For many Americans the phrase money and politics conjures up the same set of cartoonish images dark, smoke-filled back rooms with a fedora-wearing, cigar-smoking mobster, handing a suitcase overflowing with cash to a grinning, campaign-button-wearing, politician.
By JEFF BOWLES
Special to The Star
Maybe political cartoonists all draw from the same well. Or maybe all the publishers of high school civics textbooks just use the same illustrations. Regardless, the problem with images like these is that they make good old-fashioned graft seem like an antiquated problem of a bygone era.
But in reality, corruption, influence peddling and outright bribery are as alive and well in American politics today as they have ever been. The settings have certainly changed.
And the actors look a little different today. But the overall story remains the same.
Dimly lit back rooms have turned into boardrooms and courtrooms while lawyers and lobbyists representing Americas largest companies and wealthiest individuals have replaced the mobsters. And no longer do these deals happen out of sight.
Instead, they happen in the broad light of day tucked away as pork in a spending bill here, a special tax break or two there, in completely opaque legislative tomes whose size often rivals the rough draft of the Bible.
Oh, and the suitcase bursting with cash for the politician? It has been replaced by campaign donations and millions spent on outside issue ads to help get them elected in the first place.
Now, I dont mean to condemn all of our elected representatives. But if they dont want to be lumped in with the crooked and power-hungry career politicians that are at the root of this countrys problems, then one of them should be brave enough to introduce legislation that actually does something to address this problem.
In case they need a few ideas, heres a start at what that legislative effort should include:
First, pass a constitutional amendment that reverses the effect of the Supreme Courts idiotic Citizens United decision, which gave First Amendment protection to corporate political donations by defining money as speech and corporations as people. Its absurd.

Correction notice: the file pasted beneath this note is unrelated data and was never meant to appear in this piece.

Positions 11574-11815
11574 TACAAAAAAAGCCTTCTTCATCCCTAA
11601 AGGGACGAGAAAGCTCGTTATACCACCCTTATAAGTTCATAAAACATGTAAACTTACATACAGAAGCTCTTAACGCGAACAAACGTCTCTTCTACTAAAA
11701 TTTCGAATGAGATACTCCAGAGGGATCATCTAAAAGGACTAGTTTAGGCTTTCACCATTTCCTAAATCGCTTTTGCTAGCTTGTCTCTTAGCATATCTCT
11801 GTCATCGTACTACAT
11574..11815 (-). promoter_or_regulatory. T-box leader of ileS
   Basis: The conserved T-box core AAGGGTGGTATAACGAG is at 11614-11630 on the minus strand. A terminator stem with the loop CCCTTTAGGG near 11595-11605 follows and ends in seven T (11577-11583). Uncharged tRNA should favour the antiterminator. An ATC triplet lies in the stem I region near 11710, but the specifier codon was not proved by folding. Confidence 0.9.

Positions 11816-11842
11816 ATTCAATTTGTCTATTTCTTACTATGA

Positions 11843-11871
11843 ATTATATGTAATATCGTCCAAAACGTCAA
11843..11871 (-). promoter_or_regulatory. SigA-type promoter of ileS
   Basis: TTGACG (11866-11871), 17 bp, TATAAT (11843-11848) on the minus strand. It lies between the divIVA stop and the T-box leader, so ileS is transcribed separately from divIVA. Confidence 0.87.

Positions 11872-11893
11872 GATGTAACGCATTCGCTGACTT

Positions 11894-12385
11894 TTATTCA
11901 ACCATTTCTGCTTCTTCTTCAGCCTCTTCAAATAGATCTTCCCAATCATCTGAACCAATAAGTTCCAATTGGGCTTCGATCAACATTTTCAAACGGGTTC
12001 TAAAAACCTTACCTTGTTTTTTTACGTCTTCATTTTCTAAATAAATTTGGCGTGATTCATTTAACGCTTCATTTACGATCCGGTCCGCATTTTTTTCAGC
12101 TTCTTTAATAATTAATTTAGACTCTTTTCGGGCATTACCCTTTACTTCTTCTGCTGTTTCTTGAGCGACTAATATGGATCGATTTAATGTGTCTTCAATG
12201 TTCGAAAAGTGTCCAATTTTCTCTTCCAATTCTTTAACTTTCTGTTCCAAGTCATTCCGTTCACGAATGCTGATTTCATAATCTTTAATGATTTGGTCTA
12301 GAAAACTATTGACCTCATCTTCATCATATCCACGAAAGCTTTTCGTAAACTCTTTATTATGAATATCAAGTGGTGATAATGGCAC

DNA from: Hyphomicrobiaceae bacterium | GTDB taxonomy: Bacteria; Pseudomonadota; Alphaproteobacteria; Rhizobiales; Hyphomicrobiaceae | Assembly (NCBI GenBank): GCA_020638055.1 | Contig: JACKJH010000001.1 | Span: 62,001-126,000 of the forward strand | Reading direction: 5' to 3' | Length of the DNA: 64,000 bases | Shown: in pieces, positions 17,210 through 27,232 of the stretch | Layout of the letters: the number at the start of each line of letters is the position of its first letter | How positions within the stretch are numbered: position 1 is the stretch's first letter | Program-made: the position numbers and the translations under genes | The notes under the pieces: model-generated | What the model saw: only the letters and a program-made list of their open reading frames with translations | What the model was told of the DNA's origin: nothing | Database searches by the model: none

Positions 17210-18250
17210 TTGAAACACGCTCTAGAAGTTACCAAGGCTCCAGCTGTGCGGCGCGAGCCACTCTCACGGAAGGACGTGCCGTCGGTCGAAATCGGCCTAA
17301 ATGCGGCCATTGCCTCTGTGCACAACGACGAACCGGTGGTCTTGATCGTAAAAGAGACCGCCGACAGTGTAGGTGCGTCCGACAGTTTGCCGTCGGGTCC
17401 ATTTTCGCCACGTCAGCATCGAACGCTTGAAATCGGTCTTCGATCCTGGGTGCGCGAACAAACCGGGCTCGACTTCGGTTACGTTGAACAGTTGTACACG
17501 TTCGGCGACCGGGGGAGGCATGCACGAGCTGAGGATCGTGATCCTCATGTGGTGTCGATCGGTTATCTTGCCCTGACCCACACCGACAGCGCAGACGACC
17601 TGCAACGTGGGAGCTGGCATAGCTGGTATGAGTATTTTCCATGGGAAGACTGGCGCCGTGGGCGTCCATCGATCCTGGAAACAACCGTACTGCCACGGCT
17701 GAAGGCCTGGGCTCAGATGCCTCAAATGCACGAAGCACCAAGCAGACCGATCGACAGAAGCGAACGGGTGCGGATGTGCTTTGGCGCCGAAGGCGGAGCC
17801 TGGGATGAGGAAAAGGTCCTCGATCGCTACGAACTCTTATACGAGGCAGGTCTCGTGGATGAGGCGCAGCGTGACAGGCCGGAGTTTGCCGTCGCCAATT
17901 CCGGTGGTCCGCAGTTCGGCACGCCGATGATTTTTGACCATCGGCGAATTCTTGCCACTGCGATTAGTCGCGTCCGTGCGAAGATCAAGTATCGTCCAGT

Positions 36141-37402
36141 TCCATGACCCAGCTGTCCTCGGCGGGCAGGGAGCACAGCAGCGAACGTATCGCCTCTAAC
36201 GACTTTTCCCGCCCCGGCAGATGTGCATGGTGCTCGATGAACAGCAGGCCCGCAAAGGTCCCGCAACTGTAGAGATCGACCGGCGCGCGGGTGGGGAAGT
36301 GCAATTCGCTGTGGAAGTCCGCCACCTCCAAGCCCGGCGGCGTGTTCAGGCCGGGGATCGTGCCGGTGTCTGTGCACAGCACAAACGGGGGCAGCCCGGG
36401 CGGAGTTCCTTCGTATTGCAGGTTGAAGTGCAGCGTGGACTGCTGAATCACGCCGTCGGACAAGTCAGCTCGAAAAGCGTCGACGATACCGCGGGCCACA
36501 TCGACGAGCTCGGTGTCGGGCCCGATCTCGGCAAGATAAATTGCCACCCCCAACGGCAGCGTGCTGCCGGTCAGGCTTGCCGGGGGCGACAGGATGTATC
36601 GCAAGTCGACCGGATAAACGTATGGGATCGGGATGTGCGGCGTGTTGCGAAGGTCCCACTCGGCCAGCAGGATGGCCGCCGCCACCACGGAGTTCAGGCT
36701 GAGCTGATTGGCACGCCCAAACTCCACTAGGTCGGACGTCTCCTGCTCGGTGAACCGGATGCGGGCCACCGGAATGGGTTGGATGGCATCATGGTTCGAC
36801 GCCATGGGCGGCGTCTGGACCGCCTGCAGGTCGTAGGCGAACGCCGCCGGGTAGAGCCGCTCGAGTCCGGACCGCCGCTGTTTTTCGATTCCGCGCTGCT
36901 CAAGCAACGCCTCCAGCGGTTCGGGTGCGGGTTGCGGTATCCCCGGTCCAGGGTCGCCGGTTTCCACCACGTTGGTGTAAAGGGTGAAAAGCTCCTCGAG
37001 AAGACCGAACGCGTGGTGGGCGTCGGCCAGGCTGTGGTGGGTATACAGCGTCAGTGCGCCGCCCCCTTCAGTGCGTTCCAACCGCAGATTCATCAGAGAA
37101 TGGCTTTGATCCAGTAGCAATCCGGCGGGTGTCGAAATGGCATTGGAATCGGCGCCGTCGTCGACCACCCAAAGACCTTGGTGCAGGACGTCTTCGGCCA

Say it with me absurd. And, its the single largest contributor to the pay-to-get-your-way culture that is upending our country.
Second, impose strict congressional term limits. After making political candidates actually run on the issues by kicking the crutch of corporate money out from under them, the next most important way to get them to act on behalf of their constituents and not themselves is to stop them from making a career out of politics.
Finally, stop the revolving door between K Street lobbying firms and Congress by banning publicly elected officials from any and all lobbying after their terms are up. In fact, go one step further and make every meeting between every lobbyist and every public official subject to sunshine laws that document their conversations for the public record.
Now, Im pragmatic enough not to hold my breath waiting for the guys that write the rule book to write a few rules that actually apply to themselves. But heres to hoping that just because money and politics have a history in this country doesnt mean they have to have a future.
Jeff Bowles of Kansas City owns a marketing and promotions company. To reach him, send email to email@example.com or write to Midwest Voices, c/o Editorial Page, The Kansas City Star, 1729 Grand Blvd., Kansas City, MO 64108.